Technological innovation key to productivity
In the second and final part of our question-and-answer session on the Island's economy, Bermuda College lecturer Craig Simmons shares his hopes for 2016
•QUESTION: To what extent do we have reason to be optimistic or pessimistic for the year ahead?
ANSWER: As a general rule of thumb, when market participants are overly optimistic — as they were in the real estate market prior to the recession — you should, at the very least, veer on the side of caution. And, when market participants are overly pessimistic — as they are now — you should be optimistic. Few people alive today have had or will have the opportunity to purchase commercial or residential real estate or equities at today's low prices.
At the heart of people's negative outlook is the inability to think and act independently or courageously. Pluralistic ignorance has us trapped into thinking what we think other people think. John Keynes used the metaphor of a beauty contest, in which the winner is the person who picks the contestant that others think is most beautiful, to make this point. This is one of the reasons why entrepreneurship and investing aren't for everyone.
•QUESTION: What would you like to see done to improve our chances of economic recovery?
ANSWER: The speed with which one is able to discharge one's debt is painfully slow. This is what distinguishes the United States economy from most others and helps explain how they were able to throw off the effects of a financial crisis that started in late 2007 and move into recovery mode by the second quarter of 2009 — for a mere 18 months in recession versus our 60 months. One indicator of this painfully slow process is the speed with which non-performing loans are decreasing. The ability to fail quickly and move on to the next prospect is a feature of a dynamic economy. Except for the international business sector, the local economy is far from dynamic.
Technological innovation is the most important source of productivity and growth. It is more important than education, foreign investment, or the size of the labour force. For an economy as small as ours, the law is an important source of technological innovation. Limited liability company statues were a boon for growth in jurisdictions that adopted them. Our international business sector has grown precisely because of legal innovations in the areas of captive insurance, reinsurance, fund management and insolvency law.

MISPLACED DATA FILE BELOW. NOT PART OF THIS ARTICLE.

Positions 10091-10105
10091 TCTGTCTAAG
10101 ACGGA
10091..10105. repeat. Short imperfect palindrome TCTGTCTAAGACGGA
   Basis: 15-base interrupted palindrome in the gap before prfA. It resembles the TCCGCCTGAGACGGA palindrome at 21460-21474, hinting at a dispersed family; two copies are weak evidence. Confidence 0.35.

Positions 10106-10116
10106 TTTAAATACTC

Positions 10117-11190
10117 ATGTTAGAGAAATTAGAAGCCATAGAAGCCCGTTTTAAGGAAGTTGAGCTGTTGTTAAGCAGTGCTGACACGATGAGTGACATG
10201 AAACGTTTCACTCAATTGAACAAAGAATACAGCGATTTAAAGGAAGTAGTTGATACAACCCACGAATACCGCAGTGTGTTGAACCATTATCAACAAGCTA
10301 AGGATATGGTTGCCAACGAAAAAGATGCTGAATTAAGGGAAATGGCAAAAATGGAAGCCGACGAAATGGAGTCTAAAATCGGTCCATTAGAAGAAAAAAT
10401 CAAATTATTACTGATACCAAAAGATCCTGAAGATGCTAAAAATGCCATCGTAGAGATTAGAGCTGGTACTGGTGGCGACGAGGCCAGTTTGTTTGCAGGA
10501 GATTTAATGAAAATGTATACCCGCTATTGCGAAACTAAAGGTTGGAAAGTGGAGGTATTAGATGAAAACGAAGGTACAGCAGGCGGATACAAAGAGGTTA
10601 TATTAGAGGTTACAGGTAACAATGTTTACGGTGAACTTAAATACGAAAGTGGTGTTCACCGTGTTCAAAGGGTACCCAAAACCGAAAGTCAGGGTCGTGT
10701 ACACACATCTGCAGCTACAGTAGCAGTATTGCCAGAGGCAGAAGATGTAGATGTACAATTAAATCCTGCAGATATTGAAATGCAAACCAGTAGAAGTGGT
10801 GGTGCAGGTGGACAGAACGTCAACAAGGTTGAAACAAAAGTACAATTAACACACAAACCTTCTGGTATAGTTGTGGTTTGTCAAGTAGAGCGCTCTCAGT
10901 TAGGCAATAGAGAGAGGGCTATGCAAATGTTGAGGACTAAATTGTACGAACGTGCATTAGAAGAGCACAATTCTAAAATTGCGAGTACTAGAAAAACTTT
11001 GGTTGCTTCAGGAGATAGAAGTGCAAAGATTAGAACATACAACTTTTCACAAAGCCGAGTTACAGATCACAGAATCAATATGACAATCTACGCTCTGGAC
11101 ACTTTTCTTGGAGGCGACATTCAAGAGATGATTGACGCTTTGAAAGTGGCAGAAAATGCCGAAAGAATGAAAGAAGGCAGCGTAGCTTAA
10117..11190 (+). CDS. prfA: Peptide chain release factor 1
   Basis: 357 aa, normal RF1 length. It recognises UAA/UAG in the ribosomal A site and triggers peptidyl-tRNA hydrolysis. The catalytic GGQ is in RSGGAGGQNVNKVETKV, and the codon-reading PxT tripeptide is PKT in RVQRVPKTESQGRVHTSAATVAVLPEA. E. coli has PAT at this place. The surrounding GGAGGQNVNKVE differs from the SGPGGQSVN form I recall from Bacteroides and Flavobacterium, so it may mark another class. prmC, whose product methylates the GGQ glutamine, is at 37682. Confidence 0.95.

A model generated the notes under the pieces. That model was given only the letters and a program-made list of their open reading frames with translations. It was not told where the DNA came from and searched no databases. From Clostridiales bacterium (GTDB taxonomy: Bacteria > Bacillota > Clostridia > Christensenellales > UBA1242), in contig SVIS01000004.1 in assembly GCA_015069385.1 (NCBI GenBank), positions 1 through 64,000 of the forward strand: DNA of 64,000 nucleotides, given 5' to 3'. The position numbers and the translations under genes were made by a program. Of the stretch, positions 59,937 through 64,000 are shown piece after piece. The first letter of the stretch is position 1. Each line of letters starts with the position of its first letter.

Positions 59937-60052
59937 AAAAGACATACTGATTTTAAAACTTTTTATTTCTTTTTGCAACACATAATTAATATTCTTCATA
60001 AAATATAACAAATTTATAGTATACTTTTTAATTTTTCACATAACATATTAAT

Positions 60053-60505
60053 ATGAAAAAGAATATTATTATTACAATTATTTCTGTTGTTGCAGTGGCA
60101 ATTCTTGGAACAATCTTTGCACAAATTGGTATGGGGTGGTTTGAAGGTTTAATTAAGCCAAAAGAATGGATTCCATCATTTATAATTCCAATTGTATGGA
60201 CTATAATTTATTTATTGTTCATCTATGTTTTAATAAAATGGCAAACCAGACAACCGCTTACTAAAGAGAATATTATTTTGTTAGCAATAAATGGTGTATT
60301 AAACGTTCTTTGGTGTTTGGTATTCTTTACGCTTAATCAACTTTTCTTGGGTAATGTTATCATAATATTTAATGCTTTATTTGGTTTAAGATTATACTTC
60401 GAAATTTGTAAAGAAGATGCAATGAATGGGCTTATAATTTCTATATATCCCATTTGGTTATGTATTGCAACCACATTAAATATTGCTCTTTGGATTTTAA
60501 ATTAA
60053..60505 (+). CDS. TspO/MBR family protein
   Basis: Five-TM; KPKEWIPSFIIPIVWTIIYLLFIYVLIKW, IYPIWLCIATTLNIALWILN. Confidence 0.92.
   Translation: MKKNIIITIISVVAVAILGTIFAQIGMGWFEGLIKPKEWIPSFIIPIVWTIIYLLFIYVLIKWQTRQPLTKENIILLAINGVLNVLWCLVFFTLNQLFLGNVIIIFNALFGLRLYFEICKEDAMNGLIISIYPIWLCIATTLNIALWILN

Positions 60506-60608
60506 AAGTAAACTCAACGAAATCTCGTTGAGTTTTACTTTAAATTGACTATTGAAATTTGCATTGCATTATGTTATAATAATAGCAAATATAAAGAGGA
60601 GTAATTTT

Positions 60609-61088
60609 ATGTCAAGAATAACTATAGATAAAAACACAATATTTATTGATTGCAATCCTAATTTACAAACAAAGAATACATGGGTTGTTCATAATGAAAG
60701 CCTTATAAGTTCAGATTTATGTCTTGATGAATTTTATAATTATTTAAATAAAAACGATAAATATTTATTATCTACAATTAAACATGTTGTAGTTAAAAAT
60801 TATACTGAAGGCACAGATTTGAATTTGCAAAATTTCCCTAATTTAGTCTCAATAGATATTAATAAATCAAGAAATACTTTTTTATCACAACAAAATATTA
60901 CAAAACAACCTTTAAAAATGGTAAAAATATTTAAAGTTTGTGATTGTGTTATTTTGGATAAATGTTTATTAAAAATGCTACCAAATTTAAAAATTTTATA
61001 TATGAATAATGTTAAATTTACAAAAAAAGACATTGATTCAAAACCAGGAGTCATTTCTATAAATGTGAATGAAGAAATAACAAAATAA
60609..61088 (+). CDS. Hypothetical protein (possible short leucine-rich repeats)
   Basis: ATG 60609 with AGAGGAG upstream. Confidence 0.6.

Elements of Bermudian law are on the cutting edge — especially in respect of regulatory competition. But, when it comes to simple discharging of household indebtedness, Bermuda is a laggard.
Small and medium-sized enterprises could benefit from the creation of a loan and equity facility designed specifically for the challenges they face. I prefer equity financing since it creates a better alignment of incentives between lender and borrower than debt financing. As a result, an equity financier has greater skin-in-the-game as part owner, sharing in the profits if and only if they are earned.
Unlike large enterprises that need credit for purchases of plant and equipment, SME, more often than not, need loans or equity to cover operating losses associated with establishing their place in a chosen market. Further, SME are major job creators and, without knowing it, they provide economic stability. For example, the restaurant business is volatile — it has a high turnover. But, at any point in time, there is never a shortage of restaurants — the bad ones quickly go out of business. Volatility at the micro-level leads to stability in the sector as a whole. Large businesses, like large mammals — elephants and whales — do not handle volatility well. They need a steady stream of large revenues to stay afloat.
Empirical work by Thomas Åstebro sheds light on the performance of SME. Of 500,000 businesses founded in 1996 in a US Census Bureau sample, 50 per cent had failed within six years, less than 10 per cent achieved sales of more than $1 million, and 1 per cent had achieved more than $10 million in sales. The entrepreneurs running these SME earn, on average, low returns on their investment. Even when encountering losses, they persist for long periods before giving up. Only a few are extremely successful.
It is entrepreneurs' uncalculated risk-taking and their willingness to accept the downside — bankruptcy and humiliation — for the sake of others that makes them the engine of growth and some of the most respectable people in our society. The extent to which government should involve itself in a loan or equity facility for SME is unclear. Governments around the world have tried copying the success stories of South Korea, Israel and California's Silicon Valley. We will have to find our own way, perhaps by relying on the top 1 per cent of income earners for sources of venture capital and private equity to this most worthy of causes.